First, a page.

Norman Wisdom was born in February 1915 into a family that fell apart when he was nine. His father was violent and abusive and when his mother left in 1924, Norman and his brother were left in charge of the family but after being thrown out of their home, were placed into care. His father remarried but Norman was never accepted back into his life and at the age of thirteen, Norman and a friend walked from London to Cardiff to get a job down the mines. From then until joining the army a year later, Norman Wisdom worked in a variety of jobs including stints as a waiter, an errand boy and a cabin-boy but with the army he started his life as an entertainer, learning to dance, play a variety of instruments and develop the physical comedy with which he would later become famous.
After leaving the army in 1946 and aged thirty-one, Norman Wisdom started his life as a professional entertainer, appearing in variety shows throughout Britain. It was during this time that he developed his trademark character – a well-meaning but incompetent clown wearing a tweed cap with a turned-up peak, an ill-fitting jacket and a pair of trousers just an inch too short. The crowds throughout the country and particularly in the West End wouldn’t get enough of him and, with a ready-made audience, Rank contracted him for a series of films starting in 1953 with Trouble In Store.
Rank tried to ensure Trouble In Store was as close as they could get to a guaranteed success by enlisting Norman Wisdom’s regular straight-man (Jerry Desmonde), a beautiful leading lady (Lana Morris) and a comedy equal (Margaret Rutherford) and when the film subsequently became a box-office hit, Rank ensured that Wisdom produce a comedy at the rate of one a year, at least until the end of the decade. With his regular character now named Norman Pitkin and often accompanied by the officious Mr. Grimsdale (Edward Chapman), each Norman Wisdom comedy was very loosely based on the template established by Trouble In Store, with Pitkin (or equivalent) attempting to find love, impress his superiors and become a success in his chosen field but through his own incompetence, always managing to blow what chance he had.
The Early Bird Norman Wisdom stuck to black and white for as long as possible but eventually moved across to filming in colour in 1966 for The Early Bird but by then the public had tired of his comedy and the film offers soon stopped coming.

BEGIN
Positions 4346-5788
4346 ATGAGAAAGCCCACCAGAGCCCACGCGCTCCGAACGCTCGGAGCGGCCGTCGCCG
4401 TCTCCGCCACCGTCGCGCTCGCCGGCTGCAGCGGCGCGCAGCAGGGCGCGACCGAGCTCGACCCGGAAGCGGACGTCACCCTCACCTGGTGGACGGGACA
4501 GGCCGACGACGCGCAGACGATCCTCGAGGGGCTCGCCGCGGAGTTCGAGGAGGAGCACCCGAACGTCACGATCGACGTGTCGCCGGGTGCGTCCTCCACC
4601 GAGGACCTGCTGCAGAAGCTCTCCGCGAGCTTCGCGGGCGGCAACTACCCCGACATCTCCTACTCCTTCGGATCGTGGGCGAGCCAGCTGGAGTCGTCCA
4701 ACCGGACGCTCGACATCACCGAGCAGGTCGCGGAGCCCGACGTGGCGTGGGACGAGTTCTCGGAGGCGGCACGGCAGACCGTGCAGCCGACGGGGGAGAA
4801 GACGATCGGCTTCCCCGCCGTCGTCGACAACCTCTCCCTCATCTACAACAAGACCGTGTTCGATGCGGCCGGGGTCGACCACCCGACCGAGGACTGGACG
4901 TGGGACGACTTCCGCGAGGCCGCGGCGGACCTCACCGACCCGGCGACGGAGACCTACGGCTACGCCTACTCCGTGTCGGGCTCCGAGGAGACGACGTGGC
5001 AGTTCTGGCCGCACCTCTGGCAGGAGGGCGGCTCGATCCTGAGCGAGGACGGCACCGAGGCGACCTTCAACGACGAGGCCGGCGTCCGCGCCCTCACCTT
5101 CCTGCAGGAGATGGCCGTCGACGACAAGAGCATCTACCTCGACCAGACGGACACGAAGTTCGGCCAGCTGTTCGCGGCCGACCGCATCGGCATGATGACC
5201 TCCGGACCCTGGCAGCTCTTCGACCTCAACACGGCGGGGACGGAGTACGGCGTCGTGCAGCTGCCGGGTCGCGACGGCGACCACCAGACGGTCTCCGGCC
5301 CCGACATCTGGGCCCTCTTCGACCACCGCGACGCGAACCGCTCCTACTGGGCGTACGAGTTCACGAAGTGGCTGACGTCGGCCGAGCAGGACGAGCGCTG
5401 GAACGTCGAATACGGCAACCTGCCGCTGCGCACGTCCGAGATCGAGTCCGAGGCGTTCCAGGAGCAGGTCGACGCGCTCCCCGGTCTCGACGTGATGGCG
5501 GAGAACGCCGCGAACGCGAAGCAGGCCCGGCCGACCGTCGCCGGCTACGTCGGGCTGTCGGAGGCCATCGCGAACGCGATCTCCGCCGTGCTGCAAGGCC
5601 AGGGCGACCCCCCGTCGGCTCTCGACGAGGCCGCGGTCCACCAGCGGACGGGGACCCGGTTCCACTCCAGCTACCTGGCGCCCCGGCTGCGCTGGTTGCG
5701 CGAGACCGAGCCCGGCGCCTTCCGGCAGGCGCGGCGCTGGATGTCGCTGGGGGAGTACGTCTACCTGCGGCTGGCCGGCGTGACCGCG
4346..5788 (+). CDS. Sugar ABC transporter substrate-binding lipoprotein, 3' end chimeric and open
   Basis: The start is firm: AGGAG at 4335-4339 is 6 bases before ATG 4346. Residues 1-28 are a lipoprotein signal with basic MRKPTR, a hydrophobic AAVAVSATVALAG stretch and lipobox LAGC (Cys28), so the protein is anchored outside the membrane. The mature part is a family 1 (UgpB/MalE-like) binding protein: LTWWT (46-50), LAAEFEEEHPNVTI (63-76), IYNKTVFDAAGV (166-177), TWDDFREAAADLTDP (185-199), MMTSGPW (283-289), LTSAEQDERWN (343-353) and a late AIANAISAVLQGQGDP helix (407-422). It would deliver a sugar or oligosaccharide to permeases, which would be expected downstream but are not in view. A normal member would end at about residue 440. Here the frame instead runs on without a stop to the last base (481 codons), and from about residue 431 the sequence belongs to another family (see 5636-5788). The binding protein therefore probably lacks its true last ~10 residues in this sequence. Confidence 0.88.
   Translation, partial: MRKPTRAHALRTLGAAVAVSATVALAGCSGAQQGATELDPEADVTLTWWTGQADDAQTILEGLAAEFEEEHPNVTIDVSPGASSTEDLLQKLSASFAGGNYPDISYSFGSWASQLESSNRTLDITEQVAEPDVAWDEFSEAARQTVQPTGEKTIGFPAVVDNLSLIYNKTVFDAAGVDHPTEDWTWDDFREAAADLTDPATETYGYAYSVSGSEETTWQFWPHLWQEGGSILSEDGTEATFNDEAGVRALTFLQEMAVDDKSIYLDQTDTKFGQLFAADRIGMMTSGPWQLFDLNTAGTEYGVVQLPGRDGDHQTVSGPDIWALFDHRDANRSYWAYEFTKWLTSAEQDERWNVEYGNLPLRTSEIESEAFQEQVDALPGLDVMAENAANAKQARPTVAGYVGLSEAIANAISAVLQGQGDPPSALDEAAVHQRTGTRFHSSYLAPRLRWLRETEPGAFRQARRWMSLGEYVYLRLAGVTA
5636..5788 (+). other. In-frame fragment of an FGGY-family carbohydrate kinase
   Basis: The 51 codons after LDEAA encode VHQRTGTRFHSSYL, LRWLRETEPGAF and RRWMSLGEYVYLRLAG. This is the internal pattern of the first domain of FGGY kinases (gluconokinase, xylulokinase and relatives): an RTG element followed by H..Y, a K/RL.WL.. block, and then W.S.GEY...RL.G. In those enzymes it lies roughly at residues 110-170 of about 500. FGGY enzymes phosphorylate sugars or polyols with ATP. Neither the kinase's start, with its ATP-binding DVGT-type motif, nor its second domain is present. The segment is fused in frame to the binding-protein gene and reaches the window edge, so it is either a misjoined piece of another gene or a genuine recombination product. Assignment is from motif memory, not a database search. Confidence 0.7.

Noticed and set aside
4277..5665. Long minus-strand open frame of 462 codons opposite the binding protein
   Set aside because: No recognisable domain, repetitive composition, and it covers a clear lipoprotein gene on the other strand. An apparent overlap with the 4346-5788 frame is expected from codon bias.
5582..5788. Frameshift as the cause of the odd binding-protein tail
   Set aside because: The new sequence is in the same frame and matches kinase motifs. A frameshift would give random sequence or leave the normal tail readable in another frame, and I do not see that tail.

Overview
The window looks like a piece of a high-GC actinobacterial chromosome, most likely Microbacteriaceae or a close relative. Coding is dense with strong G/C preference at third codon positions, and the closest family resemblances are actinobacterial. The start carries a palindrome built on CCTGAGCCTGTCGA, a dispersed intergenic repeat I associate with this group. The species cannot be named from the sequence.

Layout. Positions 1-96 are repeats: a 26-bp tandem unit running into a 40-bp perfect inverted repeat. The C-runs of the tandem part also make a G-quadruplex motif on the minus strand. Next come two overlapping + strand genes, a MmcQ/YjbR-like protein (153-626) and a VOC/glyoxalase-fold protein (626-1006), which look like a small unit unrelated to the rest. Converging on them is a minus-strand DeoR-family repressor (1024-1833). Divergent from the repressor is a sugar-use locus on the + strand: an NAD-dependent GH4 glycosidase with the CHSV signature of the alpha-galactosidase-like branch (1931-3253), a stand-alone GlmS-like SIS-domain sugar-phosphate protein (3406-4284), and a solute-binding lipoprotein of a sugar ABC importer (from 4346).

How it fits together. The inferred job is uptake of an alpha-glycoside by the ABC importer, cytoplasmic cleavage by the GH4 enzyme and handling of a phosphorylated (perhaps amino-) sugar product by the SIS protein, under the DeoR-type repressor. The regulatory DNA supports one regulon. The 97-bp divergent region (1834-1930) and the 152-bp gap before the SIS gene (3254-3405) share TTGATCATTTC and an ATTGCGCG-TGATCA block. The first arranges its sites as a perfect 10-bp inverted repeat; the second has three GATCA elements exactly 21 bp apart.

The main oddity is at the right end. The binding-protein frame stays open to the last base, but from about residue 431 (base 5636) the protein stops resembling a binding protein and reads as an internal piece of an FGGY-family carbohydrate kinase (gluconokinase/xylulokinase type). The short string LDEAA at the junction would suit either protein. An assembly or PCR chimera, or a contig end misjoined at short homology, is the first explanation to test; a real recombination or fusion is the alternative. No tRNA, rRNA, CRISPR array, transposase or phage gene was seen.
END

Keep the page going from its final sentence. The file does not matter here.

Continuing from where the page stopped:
It has long been a popular claim of bands that no matter how close to the dumper they are positioned, they are still big in Japan. So Norman Wisdom, not so popular in Britain in the late-60s, was finding fame behind the Iron Curtain in Albania. During the many years of Communist rule, Albania was ruled by King Zog and Stalinist dictator, Enver Hoxha, a man who dismissed a cabinet minister by simply shooting him dead. Hoxha, however, decreed that the films of Norman Wisdom were the type of films that would best entertain his people as well as providing them with a socialist parable on the plight of the proletariat and their fight against the aristocracy. In Hoxha’s view, Norman Pitkin was a representative of the workers, struggling against capitalism, which was embodied by the characters played by Jerry Desmonde and Edward Chapman including the pompous Mr. Grimsdale.
How successful this was as unknown but the Albanians grew to love Norman Wisdom’s slapstick and following the fall of Communism, Norman Wisdom (commonly known only as Pitkin) became increasingly involved in charity work in Albania, particularly in raising money for orphanages there. Indeed, such is his celebrity status there that on one recent visit, which coincided with a visit to Tirana by the English football team, Pitkin made an appearance within the stadium as the team were in training. Oblivious to the football stars around him, the crowd cheered and laughed as Pitkins tripped himself up, posed for photographs and shouted, “Mr. Grimsdale!”.
In 1995, Norman Wisdom received an OBE in the Queen’s Birthday Honours list and a Knighthood in 2000, failing to halt his career. He has since appeared in Last Of The Summer Wine, Casualty and makes regular chat show appearances, even at the age of eighty-eight. Age has not stopped his charity work and he is still involved with Mencap on his adopted home of the Isle Of Man.
Copyright � 2003 by Eamonn McCusker. Article reproduced courtesy of DVD Times